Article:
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With large parts of the country receiving some much-needed rainfall, many livestock producers are considering restocking or increasing their existing herds and flocks. While this is good news for those businesses, Animal Health Australia (AHA) is advising producers to be cautious with how they go about restocking.
Whenever livestock move there is a chance of them taking diseases, pests and weed seeds with them, according to Dr Rob Barwell, Senior Manager for Biosecurity at AHA – and this increases even more when animals from a number of herds and flocks come together.
“If you’re bringing stock onto the property, it’s worth isolating them from your existing stock and monitoring them and their paddock or yard for signs of a biosecurity incursion” Dr Barwell said.
“How long this might be will depend on the conditions those stock may be impacted by, but generally 21 days is long enough to see signs of diseases and pests, while 48 hours is enough to empty of weed seeds.”
It’s also important to ensure the property is ready for any new arrivals, as fencing and infrastructure may have been damaged by fire, floods or heavy rainfalls.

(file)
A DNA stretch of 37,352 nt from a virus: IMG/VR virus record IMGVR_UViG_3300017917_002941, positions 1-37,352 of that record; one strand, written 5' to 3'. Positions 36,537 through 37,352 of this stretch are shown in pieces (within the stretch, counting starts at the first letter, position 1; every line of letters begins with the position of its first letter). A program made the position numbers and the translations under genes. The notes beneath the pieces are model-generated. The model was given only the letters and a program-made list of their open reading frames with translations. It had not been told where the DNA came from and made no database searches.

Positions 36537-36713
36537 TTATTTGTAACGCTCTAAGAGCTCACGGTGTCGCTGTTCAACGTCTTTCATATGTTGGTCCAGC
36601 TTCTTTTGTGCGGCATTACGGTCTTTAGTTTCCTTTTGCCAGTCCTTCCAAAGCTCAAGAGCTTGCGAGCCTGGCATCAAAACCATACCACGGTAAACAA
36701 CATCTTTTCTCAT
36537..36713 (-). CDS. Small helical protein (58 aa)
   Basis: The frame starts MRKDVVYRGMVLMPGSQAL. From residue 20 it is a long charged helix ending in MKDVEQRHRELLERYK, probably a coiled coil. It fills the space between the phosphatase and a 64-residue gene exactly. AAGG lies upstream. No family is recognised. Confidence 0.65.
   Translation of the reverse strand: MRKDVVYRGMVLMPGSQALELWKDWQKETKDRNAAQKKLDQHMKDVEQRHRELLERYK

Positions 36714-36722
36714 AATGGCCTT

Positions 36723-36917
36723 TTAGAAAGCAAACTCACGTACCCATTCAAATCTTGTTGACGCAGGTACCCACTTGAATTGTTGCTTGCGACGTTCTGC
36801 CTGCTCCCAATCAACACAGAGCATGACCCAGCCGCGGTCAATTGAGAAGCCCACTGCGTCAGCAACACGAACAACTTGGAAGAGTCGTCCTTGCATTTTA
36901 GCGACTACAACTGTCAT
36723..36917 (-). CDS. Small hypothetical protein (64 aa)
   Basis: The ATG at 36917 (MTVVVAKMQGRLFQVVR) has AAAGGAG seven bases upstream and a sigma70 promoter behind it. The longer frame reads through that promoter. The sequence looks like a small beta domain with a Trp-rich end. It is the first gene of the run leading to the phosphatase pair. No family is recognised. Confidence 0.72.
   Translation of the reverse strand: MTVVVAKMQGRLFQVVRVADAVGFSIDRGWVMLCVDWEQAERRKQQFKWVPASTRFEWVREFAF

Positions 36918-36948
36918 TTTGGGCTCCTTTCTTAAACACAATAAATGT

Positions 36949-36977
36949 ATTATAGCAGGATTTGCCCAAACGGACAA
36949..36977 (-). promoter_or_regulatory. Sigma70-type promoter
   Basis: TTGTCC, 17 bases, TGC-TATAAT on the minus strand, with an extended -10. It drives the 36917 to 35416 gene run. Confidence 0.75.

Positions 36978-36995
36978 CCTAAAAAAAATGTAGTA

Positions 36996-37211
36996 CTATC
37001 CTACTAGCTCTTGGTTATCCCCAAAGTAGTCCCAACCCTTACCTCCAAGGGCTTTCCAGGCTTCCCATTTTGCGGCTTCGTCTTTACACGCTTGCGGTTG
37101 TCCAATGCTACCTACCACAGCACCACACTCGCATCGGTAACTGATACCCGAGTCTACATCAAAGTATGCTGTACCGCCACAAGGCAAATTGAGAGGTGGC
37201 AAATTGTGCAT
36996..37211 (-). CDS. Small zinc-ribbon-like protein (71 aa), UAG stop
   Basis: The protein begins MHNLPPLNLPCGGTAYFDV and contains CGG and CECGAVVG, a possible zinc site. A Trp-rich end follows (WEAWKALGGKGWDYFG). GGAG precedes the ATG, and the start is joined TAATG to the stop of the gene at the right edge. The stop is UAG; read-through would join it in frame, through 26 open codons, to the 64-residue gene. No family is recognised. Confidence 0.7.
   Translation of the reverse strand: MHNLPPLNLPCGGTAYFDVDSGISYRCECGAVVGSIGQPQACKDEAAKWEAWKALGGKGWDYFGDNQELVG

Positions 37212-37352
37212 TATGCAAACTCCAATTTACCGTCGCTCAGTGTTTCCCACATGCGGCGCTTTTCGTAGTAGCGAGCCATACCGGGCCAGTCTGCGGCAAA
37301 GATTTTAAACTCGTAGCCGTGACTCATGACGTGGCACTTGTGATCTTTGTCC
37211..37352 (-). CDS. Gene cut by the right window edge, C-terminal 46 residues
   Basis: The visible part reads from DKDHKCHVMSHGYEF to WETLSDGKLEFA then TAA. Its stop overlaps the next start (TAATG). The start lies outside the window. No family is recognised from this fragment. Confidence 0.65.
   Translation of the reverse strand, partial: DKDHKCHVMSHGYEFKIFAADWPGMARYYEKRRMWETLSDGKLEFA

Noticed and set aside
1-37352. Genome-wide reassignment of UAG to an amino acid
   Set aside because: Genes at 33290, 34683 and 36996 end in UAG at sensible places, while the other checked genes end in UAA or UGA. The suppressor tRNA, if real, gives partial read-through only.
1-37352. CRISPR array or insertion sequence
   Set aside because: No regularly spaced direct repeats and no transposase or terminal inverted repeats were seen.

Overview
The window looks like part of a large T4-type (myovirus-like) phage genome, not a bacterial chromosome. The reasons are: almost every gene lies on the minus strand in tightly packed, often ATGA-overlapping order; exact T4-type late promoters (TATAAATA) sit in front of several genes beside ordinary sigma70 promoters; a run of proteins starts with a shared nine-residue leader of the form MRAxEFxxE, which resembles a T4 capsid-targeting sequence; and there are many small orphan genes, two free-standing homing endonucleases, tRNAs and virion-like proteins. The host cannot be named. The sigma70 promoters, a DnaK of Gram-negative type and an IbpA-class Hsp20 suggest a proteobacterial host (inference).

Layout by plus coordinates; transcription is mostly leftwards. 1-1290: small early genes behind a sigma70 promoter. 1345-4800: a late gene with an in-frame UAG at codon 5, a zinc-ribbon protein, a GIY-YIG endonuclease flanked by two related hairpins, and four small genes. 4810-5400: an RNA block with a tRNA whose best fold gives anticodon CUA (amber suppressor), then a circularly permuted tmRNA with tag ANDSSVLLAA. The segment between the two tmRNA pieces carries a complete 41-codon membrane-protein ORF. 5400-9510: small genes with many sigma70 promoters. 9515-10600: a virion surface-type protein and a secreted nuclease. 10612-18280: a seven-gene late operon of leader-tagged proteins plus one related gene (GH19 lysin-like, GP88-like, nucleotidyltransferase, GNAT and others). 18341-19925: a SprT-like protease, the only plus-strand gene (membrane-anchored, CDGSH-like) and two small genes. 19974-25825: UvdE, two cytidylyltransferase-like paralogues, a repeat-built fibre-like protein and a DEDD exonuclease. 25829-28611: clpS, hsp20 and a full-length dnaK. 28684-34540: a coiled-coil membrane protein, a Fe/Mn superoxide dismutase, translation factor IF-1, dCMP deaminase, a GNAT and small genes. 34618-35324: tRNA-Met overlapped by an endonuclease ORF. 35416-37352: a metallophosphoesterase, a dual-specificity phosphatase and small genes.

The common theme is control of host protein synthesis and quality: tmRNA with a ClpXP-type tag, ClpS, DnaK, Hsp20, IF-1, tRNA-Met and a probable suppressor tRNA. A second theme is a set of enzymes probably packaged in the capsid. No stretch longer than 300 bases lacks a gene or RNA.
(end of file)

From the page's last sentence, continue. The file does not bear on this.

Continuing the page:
Likewise, with rain comes new growth, and pastures may be affected by sprouting weeds, many of which can make livestock sick. It’s also likely you’ll see more insect pests and parasites, which can be bad news for your animals.
“It’s important to ensure that pasture is nutritionally appropriate and not infested with weeds or parasites,” Dr Barwell explained.
“Good conditions for livestock are often good conditions for things that can make them sick, too.”
Making sure you know the health history of any stock you bring in is also vitally important.
“Asking for a national Animal Health Declaration means you’ll receive information about the health of those animals, including when they were last vaccinated, drenched or otherwise treated for a number of common conditions,” Dr Barwell said.
“This lets you make informed decisions regarding how you will manage their introduction to your property and their health going forward.”
Some simple planning and basic preventative actions when bringing stock onto the property can save you from a lot of hassle down the road, by mitigating the biosecurity risks associated with moving stock onto a property for the first time.
“Managing introductions is all about managing risks,” Dr Barwell explained.
“Managing risks simply means taking some time to think about what could go wrong, having a plan in place to ensure it doesn’t – to the best of your ability – and knowing what you’ll do if it does.”
Find out more on the Farm Inputs page of the Farm Biosecurity website.